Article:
20 9.2 Morale Effects Good Morale. A unit without a Morale Level marker is always considered to be in Good morale. A unit in Good morale moves and fights normally Shaken Morale. A unit in Shaken Morale is given a Shaken marker and suffers a +1 penalty to all Morale and Pre- Melee Morale Checks Unsteady Morale. A unit in Unsteady Morale is given an Unsteady marker and must immediately retreat one hex if infantry and two if cavalry [10.0]. If the retreating unit is the top unit in a stack, all other units in the stack must immediately make a Morale Check. Any friendly units that are adjacent at the moment of the retreat must also check Morale. It is entirely possible that the retreat of one unit will, through a chain reaction of Unsteady results, cause an entire line to retreat. An Unsteady unit: Suffers a +2 penalty to all Morale and Pre-Melee Morale Checks. May not initiate melee combat of any type, including Countercharge and Reaction Charge. It may defend against Melee, however Rout. A unit in Rout Morale is immediately Disordered; if already Disordered it remains in Disorder. Place a Rout marker on the unit, which must Rout retreat. If the Routed unit is in a stack, every other unit in the stack must make a Morale Check. In addition, every friendly unit that is adjacent to the Routed unit at the moment of Rout must make an immediate Morale Check. It is entirely possible that the Rout of one unit will, through a chain reaction of Rout or Unsteady results, cause an entire line to Rout or Retreat. A Routed unit: May not move voluntarily and has no facing. Page 20 May not perform any type of combat and is automatically destroyed if it receives any result from fire combat other than No Effect, or if it is the object of a melee declaration (unless saved by a Countercharge). May not stack voluntarily with other units however, if units from the same stack Rout, they must Rout together. Suffers a +2 penalty to all Rally Morale Checks. Will lose an additional SP during the Rally Phase if it fails to rally [12.4]. If rallied, may never return to Good morale. Shaken is the highest morale level it can ever reach. Use the Shaken- R and Unsteady-R markers to indicate this. 9.3 Artillery Morale Artillery morale is handled somewhat differently from infantry and cavalry morale. Artillery is always in Good Morale. Artillery that is required to make a Morale Check, whether from a SP loss or Morale Check combat result, checks morale normally using the Morale Check Table. However, for each Morale Level that the artillery unit loses, it instead loses 1 SP. So, if the Morale Check result was 2 Morale Levels, the artillery would instead lose 2 SPs. Artillery losses from failed Morale Checks don t result in additional Morale Checks RETREATS Units that become Unsteady or Routed must immediately retreat. Unsteady units retreat one hex if infantry and two hexes if cavalry. Routed units retreat a number of hexes equal to half of its movement allowance (rounded up). Retreats are by number of hexes, not movement points Retreat Procedure Move the retreating unit a number of hexes equal to the required retreat length. Unsteady units maintain their original facing after the Retreat think of them AUSTERLITZ as backing away from the enemy. However, Routed units change facing to face the direction of the retreat. The retreat path must follow the retreat priorities as far as possible, giving emphasis first to the earlier numbered priorities. The retreat path must adhere to the retreat restrictions Retreat Restrictions. A retreating stack: Cannot end its Retreat stacked with non-retreating units. It will continue Retreating until it enters a vacant hex. Must remain together; the stack can t split up while Retreating. May not enter or move through prohibited terrain, nor an enemyoccupied hex. Cannot enter a hex more than once in the same retreat. Is subject to Reaction (but not from the units causing the Retreat) if it moves through an enemy unit s Reaction Zone (other than the hex from which the Retreat begins). Cannot Retreat off the map, but instead halts at the map edge and loses a number of SPs equal to the number of Retreat hexes not moved. Which cannot Retreat its full distance due to the presence of enemy units or prohibited terrain loses 1 SP each hex not retreated Retreat Priorities. Retreating units should follow the following priorities and move: 1) Away from the enemy units that caused the Retreat. 2) As far away from enemy units as possible. 3) Through unoccupied hexes. 4) Through friendly-occupied hexes, if entering them allows the retreating unit to move farther away from the enemy. Retreats through friendly units causes the stationary stack to make a Morale Check. 5) Toward their army s Retreat Direction (specified in the playbook). 6) In as straight a line as possible, using the path of least resistance. Rulebook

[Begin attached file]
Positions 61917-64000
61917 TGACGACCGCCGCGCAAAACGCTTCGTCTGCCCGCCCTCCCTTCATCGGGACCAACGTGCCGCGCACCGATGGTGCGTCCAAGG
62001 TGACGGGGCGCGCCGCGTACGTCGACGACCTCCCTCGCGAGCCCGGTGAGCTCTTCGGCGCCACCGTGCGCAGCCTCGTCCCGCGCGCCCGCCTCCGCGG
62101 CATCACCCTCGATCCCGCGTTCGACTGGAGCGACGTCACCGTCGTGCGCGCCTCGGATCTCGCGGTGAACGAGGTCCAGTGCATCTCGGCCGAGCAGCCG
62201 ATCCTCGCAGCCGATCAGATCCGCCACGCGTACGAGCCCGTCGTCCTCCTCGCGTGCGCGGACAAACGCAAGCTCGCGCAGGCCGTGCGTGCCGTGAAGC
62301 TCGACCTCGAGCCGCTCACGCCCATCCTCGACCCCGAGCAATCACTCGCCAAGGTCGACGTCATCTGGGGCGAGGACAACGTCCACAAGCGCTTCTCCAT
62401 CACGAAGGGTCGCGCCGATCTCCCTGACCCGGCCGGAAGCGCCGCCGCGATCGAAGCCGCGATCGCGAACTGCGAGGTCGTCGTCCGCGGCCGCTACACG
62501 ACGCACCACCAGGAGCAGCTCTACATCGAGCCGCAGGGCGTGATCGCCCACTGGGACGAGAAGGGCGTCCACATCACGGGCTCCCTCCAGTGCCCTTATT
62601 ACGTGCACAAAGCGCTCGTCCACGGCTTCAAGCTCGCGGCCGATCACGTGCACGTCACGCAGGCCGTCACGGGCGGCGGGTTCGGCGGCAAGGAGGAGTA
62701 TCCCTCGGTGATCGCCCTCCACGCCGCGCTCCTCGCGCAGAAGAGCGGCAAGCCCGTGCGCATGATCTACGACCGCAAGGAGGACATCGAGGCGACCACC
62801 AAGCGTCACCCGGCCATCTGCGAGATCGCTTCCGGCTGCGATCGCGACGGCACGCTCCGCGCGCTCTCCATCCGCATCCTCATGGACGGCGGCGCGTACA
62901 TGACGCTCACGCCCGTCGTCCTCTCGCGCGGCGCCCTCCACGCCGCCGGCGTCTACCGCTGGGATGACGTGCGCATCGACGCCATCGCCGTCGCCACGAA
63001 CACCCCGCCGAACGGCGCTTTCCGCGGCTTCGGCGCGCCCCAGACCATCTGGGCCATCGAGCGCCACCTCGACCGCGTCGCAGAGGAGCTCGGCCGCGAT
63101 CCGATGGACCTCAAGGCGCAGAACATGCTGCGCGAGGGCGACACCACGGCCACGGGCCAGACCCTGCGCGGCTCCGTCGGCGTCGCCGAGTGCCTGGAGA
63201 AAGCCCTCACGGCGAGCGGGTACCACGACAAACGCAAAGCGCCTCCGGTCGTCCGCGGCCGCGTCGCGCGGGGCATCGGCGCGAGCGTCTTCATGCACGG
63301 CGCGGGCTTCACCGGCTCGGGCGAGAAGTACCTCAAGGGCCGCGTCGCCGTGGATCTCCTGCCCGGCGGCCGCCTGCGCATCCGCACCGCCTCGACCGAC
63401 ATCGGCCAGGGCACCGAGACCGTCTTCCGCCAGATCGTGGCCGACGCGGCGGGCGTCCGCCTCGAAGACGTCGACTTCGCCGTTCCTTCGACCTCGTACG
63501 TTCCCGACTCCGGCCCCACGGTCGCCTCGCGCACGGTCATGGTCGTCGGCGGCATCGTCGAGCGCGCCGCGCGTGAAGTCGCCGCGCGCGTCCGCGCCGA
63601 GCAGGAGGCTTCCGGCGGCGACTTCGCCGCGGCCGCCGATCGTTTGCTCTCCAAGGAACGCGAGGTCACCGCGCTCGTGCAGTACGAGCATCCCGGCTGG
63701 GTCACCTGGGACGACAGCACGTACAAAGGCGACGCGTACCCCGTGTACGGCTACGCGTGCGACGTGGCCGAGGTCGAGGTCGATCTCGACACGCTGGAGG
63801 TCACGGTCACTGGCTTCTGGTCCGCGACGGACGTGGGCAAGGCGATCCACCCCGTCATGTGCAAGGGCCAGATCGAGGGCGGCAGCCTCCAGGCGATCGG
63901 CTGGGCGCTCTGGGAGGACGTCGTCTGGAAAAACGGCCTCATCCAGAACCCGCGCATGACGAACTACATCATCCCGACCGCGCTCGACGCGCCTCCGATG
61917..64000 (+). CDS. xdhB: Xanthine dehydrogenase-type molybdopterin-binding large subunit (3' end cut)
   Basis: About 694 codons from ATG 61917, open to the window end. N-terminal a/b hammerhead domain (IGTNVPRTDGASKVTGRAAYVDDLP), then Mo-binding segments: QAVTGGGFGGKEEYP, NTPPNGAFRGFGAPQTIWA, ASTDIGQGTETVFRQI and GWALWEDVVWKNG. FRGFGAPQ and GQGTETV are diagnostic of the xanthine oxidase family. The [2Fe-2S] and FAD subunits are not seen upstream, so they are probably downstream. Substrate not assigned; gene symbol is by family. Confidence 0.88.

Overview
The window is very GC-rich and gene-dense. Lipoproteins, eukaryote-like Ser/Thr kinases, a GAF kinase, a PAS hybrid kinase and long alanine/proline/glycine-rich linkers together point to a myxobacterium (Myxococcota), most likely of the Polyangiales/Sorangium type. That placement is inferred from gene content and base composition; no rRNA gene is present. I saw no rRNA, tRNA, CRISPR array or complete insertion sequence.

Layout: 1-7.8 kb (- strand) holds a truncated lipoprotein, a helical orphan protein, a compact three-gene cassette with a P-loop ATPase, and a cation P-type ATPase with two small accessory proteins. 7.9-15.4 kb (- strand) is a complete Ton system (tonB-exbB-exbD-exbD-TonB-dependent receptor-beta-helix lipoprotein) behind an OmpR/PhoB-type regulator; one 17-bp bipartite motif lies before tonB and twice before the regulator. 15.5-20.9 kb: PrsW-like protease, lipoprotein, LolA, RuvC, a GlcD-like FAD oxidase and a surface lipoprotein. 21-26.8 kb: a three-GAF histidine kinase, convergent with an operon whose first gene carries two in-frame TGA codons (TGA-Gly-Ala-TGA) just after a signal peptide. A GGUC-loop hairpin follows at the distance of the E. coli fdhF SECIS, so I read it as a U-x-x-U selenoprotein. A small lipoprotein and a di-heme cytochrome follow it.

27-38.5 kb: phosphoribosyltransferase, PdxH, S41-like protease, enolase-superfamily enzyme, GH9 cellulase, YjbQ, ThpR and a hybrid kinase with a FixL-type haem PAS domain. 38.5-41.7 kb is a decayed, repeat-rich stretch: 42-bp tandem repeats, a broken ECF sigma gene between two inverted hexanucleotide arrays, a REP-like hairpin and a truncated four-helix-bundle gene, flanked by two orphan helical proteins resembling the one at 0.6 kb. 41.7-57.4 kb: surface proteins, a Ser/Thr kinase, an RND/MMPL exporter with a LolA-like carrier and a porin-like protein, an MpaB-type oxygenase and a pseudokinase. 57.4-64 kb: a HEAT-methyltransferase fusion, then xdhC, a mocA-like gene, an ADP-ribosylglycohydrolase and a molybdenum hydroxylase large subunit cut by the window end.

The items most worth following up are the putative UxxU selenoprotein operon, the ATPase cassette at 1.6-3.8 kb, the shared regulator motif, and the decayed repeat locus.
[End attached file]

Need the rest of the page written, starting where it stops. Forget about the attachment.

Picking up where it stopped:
21 Great Battles of the Napoleonic Wars, Volume I 11.0 BREAKPOINT There are three types of Breakpoint: unit, division and corps Unit Breakpoint An infantry or cavalry unit that suffers a number of cumulative SP losses greater than half of its original strength has reach Unit Breakpoint. At the end of the combat in which it reached Breakpoint, if the unit was in Good Morale it immediately becomes Shaken. A unit in any other Morale Level besides Good is unchanged. Exceptions: Certain elite units, as defined in the playbook, may not be subject to Unit Breakpoint. Artillery units are never subject to Unit Breakpoint Division Breakpoint Effects. A division that has reached Breakpoint: May no longer conduct a Full Activation. If its LIM is in the Command Pool, it is withdrawn in the next LIM Removal Phase and may no longer be added under any circumstances. May not activate as part of a Corps Activation or upon the drawing of the Independent LIM Corps Breakpoint A corps with all of its divisions at Breakpoint has reached Corps Breakpoint. When at Corps Breakpoint, the corps may no longer attempt a Corps Activation. There are no additional effects, although such a situation may be a victory condition for the other player RALLY 12.2 Rallied Routed Units A Routed unit that Rallies immediately changes facing freely, but remains Disordered. In addition, a unit that Routs and then is Rallied may never recover Good morale the best Morale Level it can ever hold is Shaken. Mark such units with an Unsteady-R or Shaken-R marker to remind players that they can t achieve Good Morale Recovering Cavalry After a charge, cavalry is given a Blown-2 marker. During the Rally phase, each Blown cavalry unit that possesses a Recovery marker may decrease its Blown level by one, from Blown-2 to Blown-1, or from Blown-1 to regular status. This is automatic and doesn t require a Morale Check Unit Breakpoint Effects. A unit that has reached Breakpoint: Suffers a +1 modifier to all Morale Checks. May never initiate melee combat, but may defend normally against melee. May never recover Good morale (the best Morale Level it can ever reach is Shaken). Use the Shaken-R and Unsteady-R markers to so indicate this Division Breakpoint A division that has a number of combat units at Unit Breakpoint equal to its Division Breakpoint Level has reached Division Breakpoint. A Division s Breakpoint Level is listed on Command Card. When a division reaches its Breakpoint, mark the division commander with a Division at Breakpoint marker. Exception: Certain divisions, as listed in the playbook, may not be subject to Division Breakpoint. Copyright GMT Games, 2000 During the Rally Phase at the end of a turn, units whose Morale is worse than Good may attempt to Rally (regardless of whether the unit is with a leader, In Command or Out of Command). Rallying is completely voluntary. Exception: Units which are adjacent to enemy units may NOT rally Rally Procedure For each stack attempting to Rally, make a Morale Check. Use all applicable modifiers. If it passes, improve the unit s Morale by one level. If it fails, the unit retains its current Morale Level. A stack that is Shaken or Unsteady attempts to Rally only the top unit. If it rallies, the entire stack improves its Morale Level. A stack of Routed units must attempt to Rally each unit individually. It is entirely possible that at the end of the Rally Phase, the stack may contain both Routed and un-routed units this state of affairs won t last long, however, as the Routed units will then retreat a hex [12.4] Rout Loss In the Rout Loss Segment of the Rally Phase, any Routed units on the map lose 1 SP and retreat one hex. If there are no adjacent vacant hexes, the unit continues to retreat until it enters a vacant hex FATIGUE All combat units except artillery have a Fatigue Level ranging from 0 to 9. Fatigue is tracked by division; all units of a division possess the same Fatigue Level. To indicate a division s Fatigue Level, place a number counter equal to the Fatigue Level beneath the division commander. Usually divisions begin a scenario at Fatigue Level 0. As Fatigue rises from activity in the game, the division s abilities become impaired (see Fatigue Effects Table). Page 21